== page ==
Haunted house? Nope... This amazing structure comes from Little Norway a living museum within a Norwegian village located in Blue Mounds, Wisconsin. Little Norway consisted of a fully restored farm dating to the mid-19th century. It is listed on the National Register of Historic Places. Little Norway closed in late 2012.
Perhaps the best-known attraction at Little Norway is the Norway Building which was built in Trondheim, Norway for the Norway Pavilion at Chicago's 1893 World's Columbian Exposition by Christian Thams. It was moved to this location and is one of the few examples of Norse stave church architecture outside of Norway. Along with the Maine State Building in Poland, Maine, the Norway building is one of the few remaining buildings from the Chicago World's Fair.
After the closing of the Chicago World's Fair, the Norway Building was sold to C.K.G. Billings, a prominent Chicago business man, and relocated by train to his vacation estate in Lake Geneva, Wisconsin. While in Lake Geneva, the Norway Building passed through multiple owners, and was used primarily for recreation. During the time it was owned by the Wrigley family it was used as a private theater. The Norway Building fell into disrepair during the Great Depression. It was purchased by Little Norway founder Isak Dahle in 1935.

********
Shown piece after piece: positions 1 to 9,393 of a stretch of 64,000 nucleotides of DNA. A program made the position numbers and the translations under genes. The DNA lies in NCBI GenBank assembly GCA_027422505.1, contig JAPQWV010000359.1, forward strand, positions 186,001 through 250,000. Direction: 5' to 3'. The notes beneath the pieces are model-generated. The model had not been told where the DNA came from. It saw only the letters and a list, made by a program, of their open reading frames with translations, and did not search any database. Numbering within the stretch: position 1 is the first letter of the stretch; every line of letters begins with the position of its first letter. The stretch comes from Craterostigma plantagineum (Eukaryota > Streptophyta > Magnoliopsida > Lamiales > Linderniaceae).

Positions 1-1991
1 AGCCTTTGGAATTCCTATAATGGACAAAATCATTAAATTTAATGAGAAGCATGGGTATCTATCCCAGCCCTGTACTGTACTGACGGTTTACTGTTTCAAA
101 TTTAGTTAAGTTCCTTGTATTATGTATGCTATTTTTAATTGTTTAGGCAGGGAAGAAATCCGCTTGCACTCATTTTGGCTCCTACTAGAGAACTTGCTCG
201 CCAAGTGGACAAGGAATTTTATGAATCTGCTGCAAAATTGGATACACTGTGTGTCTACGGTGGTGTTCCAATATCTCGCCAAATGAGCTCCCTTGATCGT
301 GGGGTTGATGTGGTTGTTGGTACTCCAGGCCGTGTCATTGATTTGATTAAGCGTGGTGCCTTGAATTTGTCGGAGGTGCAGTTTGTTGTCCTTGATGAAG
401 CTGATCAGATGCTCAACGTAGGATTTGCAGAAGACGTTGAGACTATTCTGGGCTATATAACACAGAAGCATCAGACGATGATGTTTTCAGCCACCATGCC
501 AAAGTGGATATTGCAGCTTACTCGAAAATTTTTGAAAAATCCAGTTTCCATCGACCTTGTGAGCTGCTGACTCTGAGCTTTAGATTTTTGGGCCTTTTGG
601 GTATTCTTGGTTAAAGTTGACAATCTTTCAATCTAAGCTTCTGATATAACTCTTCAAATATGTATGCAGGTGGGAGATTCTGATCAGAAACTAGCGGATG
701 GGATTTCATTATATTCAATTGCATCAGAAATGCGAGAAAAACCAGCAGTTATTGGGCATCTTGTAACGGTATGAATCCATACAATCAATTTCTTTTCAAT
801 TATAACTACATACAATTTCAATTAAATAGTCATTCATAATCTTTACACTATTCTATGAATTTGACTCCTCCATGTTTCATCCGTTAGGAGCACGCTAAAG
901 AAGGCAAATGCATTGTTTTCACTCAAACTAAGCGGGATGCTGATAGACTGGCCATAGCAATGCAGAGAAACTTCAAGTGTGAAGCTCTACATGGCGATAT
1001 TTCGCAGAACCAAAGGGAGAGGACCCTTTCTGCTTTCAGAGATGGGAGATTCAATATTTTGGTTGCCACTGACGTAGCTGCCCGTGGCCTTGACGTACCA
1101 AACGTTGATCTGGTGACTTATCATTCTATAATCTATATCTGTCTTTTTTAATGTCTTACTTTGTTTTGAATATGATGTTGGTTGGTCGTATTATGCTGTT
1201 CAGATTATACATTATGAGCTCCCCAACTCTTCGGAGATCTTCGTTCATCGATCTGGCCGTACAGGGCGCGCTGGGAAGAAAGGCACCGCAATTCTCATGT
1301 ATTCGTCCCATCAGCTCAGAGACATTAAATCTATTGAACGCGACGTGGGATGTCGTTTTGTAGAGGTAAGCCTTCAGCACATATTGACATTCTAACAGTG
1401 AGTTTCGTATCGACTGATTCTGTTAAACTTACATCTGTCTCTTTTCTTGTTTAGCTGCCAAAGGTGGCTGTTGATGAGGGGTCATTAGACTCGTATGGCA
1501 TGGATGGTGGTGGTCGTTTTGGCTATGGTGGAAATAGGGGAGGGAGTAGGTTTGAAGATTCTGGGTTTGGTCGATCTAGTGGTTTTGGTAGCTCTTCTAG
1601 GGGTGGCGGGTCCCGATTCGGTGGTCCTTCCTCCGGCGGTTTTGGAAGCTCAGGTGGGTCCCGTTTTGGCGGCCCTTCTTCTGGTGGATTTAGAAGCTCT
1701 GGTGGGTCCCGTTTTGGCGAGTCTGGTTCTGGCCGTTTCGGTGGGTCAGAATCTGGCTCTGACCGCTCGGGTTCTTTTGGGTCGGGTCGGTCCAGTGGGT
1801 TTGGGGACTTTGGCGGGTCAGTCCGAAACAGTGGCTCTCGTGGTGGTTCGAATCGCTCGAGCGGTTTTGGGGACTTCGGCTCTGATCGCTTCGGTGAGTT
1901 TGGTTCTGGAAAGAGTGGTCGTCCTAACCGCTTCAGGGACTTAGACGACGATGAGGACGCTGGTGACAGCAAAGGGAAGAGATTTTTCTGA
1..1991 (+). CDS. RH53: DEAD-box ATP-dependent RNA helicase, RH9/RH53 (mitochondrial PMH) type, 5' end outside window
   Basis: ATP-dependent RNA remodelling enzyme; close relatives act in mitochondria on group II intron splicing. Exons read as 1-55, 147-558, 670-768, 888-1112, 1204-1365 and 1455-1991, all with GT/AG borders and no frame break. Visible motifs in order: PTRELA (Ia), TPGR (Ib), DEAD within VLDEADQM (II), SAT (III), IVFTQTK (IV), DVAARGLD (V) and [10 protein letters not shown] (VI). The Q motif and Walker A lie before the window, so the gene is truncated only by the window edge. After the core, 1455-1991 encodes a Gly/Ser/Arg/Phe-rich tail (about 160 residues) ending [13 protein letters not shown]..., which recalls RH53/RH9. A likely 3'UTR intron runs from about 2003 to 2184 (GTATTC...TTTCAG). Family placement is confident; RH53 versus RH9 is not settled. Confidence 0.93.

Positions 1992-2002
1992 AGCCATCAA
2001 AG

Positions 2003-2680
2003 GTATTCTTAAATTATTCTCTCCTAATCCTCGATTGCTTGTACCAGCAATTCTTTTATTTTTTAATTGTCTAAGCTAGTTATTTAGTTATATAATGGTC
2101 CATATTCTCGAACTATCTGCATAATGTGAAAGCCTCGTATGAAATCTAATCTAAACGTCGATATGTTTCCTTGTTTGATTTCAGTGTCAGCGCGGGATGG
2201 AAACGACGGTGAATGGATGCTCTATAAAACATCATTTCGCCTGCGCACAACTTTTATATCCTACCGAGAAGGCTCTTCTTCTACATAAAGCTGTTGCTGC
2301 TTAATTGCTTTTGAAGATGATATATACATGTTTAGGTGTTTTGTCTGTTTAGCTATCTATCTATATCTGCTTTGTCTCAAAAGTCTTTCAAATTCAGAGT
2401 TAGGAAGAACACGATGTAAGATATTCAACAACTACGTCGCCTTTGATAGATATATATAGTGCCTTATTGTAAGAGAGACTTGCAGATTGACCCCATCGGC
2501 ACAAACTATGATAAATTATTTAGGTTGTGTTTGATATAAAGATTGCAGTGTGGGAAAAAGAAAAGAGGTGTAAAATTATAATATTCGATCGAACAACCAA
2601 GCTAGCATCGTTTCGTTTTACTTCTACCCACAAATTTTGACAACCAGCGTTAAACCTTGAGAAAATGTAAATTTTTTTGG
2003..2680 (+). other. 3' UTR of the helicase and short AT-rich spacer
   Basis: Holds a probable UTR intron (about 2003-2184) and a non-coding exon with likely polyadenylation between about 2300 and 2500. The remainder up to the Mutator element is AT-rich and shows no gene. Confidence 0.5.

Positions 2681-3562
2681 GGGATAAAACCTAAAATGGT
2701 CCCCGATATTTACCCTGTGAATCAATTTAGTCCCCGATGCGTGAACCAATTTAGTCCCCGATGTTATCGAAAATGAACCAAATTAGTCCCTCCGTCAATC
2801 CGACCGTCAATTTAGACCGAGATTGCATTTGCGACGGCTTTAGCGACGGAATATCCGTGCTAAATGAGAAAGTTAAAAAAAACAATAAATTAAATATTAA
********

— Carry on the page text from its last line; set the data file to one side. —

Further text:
Following the 2012 closure of the attraction, a delegation from Orkdal, Norway, where the chapel was originally built, began to raise money to purchase the Norway Building and ship the building across the ocean. Between the Norwegian government and private donations, that amount totaled $700,000. In 2015, specialists assessed the building and began to dismantle it. The reassembled building was dedicated on September 9, 2017. A Norwegian delegation headed by the current director of the Norway Building, Arne Aspjell, will dedicate an Illinois State Historical Plaque in Jackson Park near where the original building stood in 1893 on August 25, 2018.
Description from Wikipedia